Nitin Gadkari, India’s ‘Bulldozer’, Promises to Add 2 Percentage Points to Growth

NAGPUR:02 Sep 2015. The man Prime Minister Narendra Modi has tasked with launching a China-style infrastructure boom calls himself a “bulldozer” and promises to add two percentage points to economic growth in two years.

Nitin Gadkari, India's 'Bulldozer', Promises to Add 2 Percentage Points to Growth

“I am a man of my word,” union minister Nitin Gadkari told news agency Reuters on a trip to his home district in Maharashtra, the state where he made a reputation for getting the job done. “If I fail, fall short on any of the promises, you can change my name.”

PM Modi chose the 58-year-old former president of the Bharatiya Janata Party as Transport and Shipping Minister after winning last year’s general election on a promise of growth and jobs for aspiring Indians.

Fifteen months after taking power, the PM’s credibility as an economic manager is on the line, with economic growth faltering and slow reforms, the result of the government’s inability to collect political consensus for key reforms.

That is increasing pressure on Mr Gadkari to deliver results to back up Mr Modi’s promises to build 100 ‘smart’ cities in India connected by a network of highways and high-speed rail links. He has money to play with: spending on roads and bridges has been doubled this fiscal year.

“The intent has been there and the right kind of policies are being pursued,” said Sandeep Upadhyay, managing director at the Centrum Infra Advisory Ltd. consultancy. “Still, you may never be able to see again the euphoria that we witnessed in 2008-09,” he added, referring to a credit-fuelled infrastructure boom under the last government.

In a cabinet crowded with first-time ministers, Mr Gadkari stands out sometimes not just because of his experience in steering the BJP but a penchant for offbeat comments, including saying he waters the plants in his garden with urine to make them grow faster.

As construction minister of Maharashtra between 1995 and 1999, Mr Gadkari built India’s first high-speed concrete highway, from Mumbai to Pune, earning another nickname: “Flyover Minister”.
In his current job, he inherited Rs. 3.77 lakh crore in projects stalled by land and environmental disputes.

The government has sought to unblock those projects and bridge the funding gap by hiking its own spending on infrastructure by nearly Rs. 73,000 crore this year.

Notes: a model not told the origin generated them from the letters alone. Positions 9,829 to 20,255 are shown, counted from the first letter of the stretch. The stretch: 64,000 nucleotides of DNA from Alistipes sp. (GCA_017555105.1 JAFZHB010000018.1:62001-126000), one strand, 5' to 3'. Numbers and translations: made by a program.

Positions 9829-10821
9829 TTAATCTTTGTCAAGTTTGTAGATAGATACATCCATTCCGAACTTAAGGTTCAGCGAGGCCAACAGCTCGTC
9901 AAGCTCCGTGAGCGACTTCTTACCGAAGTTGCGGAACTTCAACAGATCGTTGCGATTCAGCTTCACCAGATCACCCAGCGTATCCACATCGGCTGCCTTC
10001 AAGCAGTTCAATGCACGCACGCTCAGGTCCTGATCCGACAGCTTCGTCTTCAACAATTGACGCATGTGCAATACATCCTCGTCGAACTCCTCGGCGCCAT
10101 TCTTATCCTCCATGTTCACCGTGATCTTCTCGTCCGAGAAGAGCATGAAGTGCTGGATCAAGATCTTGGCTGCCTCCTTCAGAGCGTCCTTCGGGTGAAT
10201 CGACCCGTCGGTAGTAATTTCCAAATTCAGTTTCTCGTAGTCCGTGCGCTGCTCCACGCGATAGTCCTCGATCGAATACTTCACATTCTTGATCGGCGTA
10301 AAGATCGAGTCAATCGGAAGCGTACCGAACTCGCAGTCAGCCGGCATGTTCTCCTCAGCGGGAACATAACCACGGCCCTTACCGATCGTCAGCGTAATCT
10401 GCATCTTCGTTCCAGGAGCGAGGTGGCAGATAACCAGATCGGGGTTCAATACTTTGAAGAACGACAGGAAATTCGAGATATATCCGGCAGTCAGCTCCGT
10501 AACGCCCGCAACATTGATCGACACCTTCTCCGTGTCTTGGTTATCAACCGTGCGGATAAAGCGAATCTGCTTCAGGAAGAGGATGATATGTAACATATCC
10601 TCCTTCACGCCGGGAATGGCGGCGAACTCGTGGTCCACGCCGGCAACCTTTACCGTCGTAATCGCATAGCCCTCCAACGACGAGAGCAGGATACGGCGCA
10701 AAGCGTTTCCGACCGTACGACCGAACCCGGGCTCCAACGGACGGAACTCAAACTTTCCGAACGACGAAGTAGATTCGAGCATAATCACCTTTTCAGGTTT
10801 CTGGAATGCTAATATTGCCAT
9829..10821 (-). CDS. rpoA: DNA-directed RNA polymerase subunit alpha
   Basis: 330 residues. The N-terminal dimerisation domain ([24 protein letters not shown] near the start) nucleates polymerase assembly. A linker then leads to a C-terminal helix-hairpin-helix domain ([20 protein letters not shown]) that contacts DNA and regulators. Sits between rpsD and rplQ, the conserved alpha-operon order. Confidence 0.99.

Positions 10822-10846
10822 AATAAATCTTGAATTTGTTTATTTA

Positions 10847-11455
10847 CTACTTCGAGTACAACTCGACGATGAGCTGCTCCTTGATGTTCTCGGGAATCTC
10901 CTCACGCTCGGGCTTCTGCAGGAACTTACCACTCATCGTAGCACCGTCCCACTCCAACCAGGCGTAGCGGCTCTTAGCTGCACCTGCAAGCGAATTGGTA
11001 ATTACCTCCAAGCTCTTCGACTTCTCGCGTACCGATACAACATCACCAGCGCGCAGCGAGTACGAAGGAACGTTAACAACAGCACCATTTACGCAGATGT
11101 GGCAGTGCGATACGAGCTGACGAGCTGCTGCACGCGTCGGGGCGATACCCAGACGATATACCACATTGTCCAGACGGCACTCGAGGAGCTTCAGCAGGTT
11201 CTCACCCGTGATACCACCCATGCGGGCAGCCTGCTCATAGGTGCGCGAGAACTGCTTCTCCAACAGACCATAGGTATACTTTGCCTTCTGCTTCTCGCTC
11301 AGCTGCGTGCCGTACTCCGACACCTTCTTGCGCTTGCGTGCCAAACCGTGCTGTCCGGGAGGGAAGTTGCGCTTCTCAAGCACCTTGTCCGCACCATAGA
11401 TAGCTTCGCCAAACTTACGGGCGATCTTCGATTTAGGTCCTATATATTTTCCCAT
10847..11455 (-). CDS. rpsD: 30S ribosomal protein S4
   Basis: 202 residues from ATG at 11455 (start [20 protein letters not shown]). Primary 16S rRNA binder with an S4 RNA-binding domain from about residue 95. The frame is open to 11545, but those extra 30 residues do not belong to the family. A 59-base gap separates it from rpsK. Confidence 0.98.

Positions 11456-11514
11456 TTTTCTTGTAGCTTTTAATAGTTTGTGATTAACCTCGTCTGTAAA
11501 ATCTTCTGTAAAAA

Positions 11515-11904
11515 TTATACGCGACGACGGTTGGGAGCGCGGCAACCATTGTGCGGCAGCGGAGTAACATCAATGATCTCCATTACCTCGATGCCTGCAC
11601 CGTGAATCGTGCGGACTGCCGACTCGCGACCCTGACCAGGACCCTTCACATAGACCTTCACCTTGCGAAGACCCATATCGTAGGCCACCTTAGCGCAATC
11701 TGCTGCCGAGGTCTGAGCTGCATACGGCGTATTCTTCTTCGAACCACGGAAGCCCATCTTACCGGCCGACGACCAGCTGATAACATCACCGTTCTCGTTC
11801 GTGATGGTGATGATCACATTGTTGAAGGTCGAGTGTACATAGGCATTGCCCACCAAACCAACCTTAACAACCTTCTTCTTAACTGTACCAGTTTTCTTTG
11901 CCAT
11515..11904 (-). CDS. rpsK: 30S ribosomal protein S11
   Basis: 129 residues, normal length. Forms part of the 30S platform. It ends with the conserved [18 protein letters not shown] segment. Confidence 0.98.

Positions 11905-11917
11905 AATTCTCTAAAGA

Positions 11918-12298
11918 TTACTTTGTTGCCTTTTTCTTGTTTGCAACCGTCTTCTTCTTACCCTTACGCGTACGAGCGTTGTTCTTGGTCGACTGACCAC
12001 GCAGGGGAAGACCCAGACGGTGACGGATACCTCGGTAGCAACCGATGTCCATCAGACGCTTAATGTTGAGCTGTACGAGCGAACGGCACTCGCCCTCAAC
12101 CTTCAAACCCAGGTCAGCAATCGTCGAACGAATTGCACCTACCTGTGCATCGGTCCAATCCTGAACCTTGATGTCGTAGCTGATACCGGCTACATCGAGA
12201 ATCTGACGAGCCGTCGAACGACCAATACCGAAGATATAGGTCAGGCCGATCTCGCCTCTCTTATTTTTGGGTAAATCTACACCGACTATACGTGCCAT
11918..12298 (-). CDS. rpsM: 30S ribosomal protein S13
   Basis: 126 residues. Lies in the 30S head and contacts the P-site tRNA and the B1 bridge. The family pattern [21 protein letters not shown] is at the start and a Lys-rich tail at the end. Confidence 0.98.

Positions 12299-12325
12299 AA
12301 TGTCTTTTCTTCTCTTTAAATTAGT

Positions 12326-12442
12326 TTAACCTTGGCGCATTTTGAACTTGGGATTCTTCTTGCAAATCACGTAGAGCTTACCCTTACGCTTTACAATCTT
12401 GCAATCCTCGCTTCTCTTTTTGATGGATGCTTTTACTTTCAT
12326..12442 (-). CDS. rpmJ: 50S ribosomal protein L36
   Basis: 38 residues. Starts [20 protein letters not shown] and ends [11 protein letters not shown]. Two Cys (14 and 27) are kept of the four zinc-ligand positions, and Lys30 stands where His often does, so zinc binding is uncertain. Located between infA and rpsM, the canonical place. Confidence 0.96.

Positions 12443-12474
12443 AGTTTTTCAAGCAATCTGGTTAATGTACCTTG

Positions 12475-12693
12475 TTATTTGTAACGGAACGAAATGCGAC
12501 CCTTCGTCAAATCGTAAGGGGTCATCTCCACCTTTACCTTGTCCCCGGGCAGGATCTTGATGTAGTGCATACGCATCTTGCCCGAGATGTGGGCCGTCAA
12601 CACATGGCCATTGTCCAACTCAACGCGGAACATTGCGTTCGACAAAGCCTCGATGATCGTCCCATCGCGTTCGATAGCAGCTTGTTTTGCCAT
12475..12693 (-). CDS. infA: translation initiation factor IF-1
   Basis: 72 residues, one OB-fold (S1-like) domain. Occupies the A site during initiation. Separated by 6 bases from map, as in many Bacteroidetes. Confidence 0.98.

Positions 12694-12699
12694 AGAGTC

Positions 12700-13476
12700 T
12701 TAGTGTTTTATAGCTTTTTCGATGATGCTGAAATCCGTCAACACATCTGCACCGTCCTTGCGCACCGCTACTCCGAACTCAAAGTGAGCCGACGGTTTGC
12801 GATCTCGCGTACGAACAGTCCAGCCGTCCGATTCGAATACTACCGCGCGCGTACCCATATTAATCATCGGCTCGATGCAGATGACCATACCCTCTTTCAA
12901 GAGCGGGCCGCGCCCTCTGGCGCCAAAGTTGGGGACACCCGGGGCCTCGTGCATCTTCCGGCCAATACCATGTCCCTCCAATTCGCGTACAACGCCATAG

Even after speedier clearances and a decision to bail out stressed schemes, road projects worth over Rs. 60,000 crore are mired in land shortages and red tape. “There are banks, there are court cases,” Mr Gadkari said on board a six-seater charter plane. “That’s why it is very difficult and very complicated.”

Adding to the challenge is the government’s retreat on plans to make it easier for businesses to buy land. After failing to win support in parliament, Mr Modi has given up on legislation that would cover the whole country.

Putting a brave face on the setback, Mr Gadkari said that individual Indian states would take the lead in easing the law on land purchases. “There will be no difficulty in acquiring land for infrastructure projects,” he said.

Mr Gadkari wants to speed up the pace of road-building to over 30 km (18.6 miles) a day by next March from 14 km a day at present, and complete Rs. 4.96 lakh crore worth of infrastructure projects over the next three years.

The slow-moving bureaucracy also remains a problem. There has been little progress, for example, on a proposal to restructure the way state-run ports are managed. Mr Gadkari acknowledged problems with the administrative set-up and the need to overhaul it.

“This is a very difficult task because there is a difference between my speed and their speed,” he said. “I want them to be aggressive and on top of their speed. I believe in a do-or-die kind of strategy.”